When Bush and the White House demanded that House Republicans not vote for an offer by Democrats to extend the Act, and then threaten Congress that they were leaving the country defenseless if they didn’t pass the Act with the explicit immunity for the telecoms, his fear mongering became very blatantly obvious.
Bush was again crying “Be afraid! Be very, very afraid!” It was so obvious that mainstream MSNBC commentator Keith Olbermann declared “We will not fear any longer!”, “and we will not fear George W. Bush,” and “nor will we fear because George W. Bush wants us to fear.” [For the rest of Keith Olbermann’s fine prime-time rant against Bush, go here.]
Valentine’s Day Contempt of Congress
… More Thursday, February 14th: The other victory for the Constitution on Valentine’s Day, was, of course, the House approval by 223 to 32 the filing of criminal Contempt of Congress citations against Josh Bolton and Harriet Miers. Bolton and Miers were being found in contempt because of their refusal to comply with House subpoenas concerning the alleged systematic infusion of partisan politics into the hiring, firing and prosecutorial decisions in relation to the firing of nine United States Attorneys in 2006.
Just before this vote, most of the Republican members of the House staged a “spontaneous” walk-out, and held a press conference at the foot of the Capitol steps, in protest of the Contempt of Congress citations. During this obviously planned and staged protest (the podium and microphones were mysteriously all set up, and most of the women GOP’ers worn red), Republican leaders complained that the Dems were pulling “a political stunt.”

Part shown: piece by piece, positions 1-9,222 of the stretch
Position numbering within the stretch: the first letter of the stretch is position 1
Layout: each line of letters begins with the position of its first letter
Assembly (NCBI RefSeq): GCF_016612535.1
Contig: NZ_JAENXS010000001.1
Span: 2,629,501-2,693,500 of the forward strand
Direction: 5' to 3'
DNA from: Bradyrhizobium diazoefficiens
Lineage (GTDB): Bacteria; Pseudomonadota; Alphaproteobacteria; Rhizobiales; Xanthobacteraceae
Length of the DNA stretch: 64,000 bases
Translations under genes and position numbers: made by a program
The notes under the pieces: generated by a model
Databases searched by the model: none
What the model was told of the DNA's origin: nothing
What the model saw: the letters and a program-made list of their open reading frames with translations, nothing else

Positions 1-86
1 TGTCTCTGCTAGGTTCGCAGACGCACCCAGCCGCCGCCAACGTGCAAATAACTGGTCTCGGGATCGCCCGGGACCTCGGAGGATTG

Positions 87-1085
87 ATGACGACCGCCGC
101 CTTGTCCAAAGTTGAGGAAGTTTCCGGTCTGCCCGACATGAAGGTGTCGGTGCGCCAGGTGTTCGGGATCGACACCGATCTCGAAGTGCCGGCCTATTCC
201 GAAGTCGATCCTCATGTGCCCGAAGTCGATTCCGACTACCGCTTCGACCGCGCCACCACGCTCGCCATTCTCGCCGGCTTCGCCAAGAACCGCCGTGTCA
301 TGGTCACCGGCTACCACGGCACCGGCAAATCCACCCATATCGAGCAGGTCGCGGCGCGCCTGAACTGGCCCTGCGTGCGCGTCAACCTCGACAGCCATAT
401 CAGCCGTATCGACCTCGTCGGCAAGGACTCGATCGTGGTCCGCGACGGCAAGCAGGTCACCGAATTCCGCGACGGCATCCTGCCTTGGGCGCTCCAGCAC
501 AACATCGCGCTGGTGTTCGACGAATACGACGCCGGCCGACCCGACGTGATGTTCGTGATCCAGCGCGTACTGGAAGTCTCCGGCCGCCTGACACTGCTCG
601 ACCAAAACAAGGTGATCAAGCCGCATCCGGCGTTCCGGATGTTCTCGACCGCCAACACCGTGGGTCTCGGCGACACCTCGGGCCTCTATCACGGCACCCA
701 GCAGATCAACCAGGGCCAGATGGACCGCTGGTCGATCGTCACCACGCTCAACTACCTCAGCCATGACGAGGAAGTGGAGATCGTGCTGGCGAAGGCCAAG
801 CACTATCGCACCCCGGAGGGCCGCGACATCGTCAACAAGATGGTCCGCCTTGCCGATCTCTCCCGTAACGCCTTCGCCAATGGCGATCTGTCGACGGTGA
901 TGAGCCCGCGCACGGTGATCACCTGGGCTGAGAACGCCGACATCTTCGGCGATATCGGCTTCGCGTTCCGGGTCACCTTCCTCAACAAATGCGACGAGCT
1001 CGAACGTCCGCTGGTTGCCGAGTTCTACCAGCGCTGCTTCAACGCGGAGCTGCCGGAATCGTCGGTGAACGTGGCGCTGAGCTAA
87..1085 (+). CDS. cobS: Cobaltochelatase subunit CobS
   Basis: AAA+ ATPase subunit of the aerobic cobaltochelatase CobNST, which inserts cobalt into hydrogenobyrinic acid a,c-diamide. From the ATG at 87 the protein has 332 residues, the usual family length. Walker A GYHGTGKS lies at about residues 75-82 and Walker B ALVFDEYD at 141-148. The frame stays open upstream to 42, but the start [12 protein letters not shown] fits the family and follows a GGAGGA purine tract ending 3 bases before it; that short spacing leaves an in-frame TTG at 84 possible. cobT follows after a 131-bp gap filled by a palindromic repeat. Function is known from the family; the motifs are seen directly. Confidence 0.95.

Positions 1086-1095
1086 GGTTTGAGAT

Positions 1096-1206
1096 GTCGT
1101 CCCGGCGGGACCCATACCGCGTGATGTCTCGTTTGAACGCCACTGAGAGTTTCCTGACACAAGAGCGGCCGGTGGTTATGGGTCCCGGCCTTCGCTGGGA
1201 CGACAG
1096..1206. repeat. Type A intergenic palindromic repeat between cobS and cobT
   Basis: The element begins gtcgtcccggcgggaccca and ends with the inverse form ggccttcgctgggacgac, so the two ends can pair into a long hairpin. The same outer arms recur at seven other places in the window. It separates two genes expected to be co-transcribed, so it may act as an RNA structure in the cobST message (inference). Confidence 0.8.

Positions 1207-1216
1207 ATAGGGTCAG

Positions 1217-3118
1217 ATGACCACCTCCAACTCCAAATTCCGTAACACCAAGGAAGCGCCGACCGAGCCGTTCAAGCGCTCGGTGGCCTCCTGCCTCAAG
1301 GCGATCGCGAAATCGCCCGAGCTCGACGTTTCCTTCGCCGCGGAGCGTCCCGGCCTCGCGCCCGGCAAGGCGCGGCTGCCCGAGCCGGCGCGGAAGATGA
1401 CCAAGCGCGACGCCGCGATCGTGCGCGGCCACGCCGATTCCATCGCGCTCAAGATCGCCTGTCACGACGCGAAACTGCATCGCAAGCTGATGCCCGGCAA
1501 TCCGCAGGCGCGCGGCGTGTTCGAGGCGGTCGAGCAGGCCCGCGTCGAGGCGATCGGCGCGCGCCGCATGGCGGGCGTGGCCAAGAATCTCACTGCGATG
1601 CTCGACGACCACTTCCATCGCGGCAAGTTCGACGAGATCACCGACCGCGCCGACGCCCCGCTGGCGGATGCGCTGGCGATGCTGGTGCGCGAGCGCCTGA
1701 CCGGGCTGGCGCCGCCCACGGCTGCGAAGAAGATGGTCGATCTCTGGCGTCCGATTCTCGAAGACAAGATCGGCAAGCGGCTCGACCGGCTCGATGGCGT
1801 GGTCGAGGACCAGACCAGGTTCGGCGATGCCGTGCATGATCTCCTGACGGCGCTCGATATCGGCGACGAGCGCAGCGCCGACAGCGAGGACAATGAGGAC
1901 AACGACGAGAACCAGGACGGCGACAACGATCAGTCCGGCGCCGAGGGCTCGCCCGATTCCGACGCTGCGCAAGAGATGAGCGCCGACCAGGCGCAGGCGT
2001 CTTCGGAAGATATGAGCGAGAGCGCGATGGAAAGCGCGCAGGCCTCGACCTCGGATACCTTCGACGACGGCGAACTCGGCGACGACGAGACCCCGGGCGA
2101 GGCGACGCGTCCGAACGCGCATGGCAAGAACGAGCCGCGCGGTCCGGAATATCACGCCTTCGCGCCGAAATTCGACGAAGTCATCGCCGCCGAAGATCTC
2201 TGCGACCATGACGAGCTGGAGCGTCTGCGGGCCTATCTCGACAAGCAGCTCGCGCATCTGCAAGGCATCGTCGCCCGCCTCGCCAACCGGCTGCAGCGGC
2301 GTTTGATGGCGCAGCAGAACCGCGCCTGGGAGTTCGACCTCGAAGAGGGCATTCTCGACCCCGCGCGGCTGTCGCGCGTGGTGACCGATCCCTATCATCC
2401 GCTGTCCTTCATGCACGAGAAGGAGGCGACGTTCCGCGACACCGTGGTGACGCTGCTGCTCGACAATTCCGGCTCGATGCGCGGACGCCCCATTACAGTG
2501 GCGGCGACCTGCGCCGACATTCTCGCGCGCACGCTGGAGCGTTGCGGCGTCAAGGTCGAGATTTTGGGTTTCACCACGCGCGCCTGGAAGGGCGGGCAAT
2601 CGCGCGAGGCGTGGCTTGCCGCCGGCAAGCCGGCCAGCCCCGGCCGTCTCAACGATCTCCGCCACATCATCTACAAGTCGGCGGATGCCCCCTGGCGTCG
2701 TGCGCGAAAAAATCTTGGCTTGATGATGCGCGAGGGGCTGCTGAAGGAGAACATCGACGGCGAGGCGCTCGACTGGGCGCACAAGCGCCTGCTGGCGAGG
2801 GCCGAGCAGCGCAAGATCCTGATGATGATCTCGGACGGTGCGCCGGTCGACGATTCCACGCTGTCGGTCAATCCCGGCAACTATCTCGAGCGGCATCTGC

Back inside, there actually were two resolutions – one authorized the U.S. Attorney in Washington, D.C. to bring criminal contempt charges against Bolten and Miers to a grand jury and another that authorized the House general counsel to bring a civil suit against the White House in order to deal with the issue whether the testimony of Bolten and Miers should be covered by executive privilege. The twin resolution received the backing of 220 Democrats and three Republicans (Ron Paul, the antiwar presidential candidate from Texas; Wayne Gilchrest, who lost his seat in a Maryland primary Tuesday; and Walter Jones of North Carolina). The citations charge Miers with failing to testify and accuse both her and Bolten of refusing Congress’ demands for documents in the investigation.
The move was opposed by 31 Republicans and one Democrat (Texan Henry Cuellar, who backed Bush for reelection in 2004 and this year backs Hillary Clinton.) Because many of them participated in the “walk-out”, 163 Republicans were recorded as “not voting,” including Bilbray, Hunter and Issa. Ten Democrats also didn’t vote.
It was the first time in 25 years that a chamber of Congress has voted on a contempt of Congress citation.
But what’s this ruckus all about?
You Remember the Constitutional Crisis, Don’t You?
You know back before the Surge in Iraq, before the start of campaign 2008 election cycle and all the primaries, way before the holidays, and before the mortgage / foreclosure crisis was hitting, we were in a Constitutional Crisis. Remember? The firings of those nine US Attorneys, the resignation of Attorney General Alberto Gonzalez.
The Bush White house had fired the US Attorneys – including San Diego’s Carol Lam – for highly improper reasons (and by the way – Carol Lam was not exactly a “darling” of the Democratic Party). The US Attorneys who were fired had, apparently, not satisfied the White House’s demands for pursuing election fraud charges against Democrats – even iwhere there was no merit, and had been pressured not to pursue legitimate cases against Republicans. A good number of attorneys had bent to the pressure. But we and Congress don’t know who or how many – yet.
Remember the investigations that followed? Under oath, Alberto Gonzalez, the Attorney General, and other characters out of the White House made misleading and false statements to Congress. The White House refused to allow Miers and Bolton to testify on the grounds of “executive principle,” although Bush offered to allow them to testify, but only if their testimony were not under oath. The White House still refuses to surrender documents related to the firings, having “accidentally” destroyed a good amount of pertinent evidence.
The stage is set up for the constitutional show-down, all amidst the last months of the electoral campaign. While the Constitution is at stake, we have to select who we’d like to see being its guardian. Let’s not be simply observers in this process.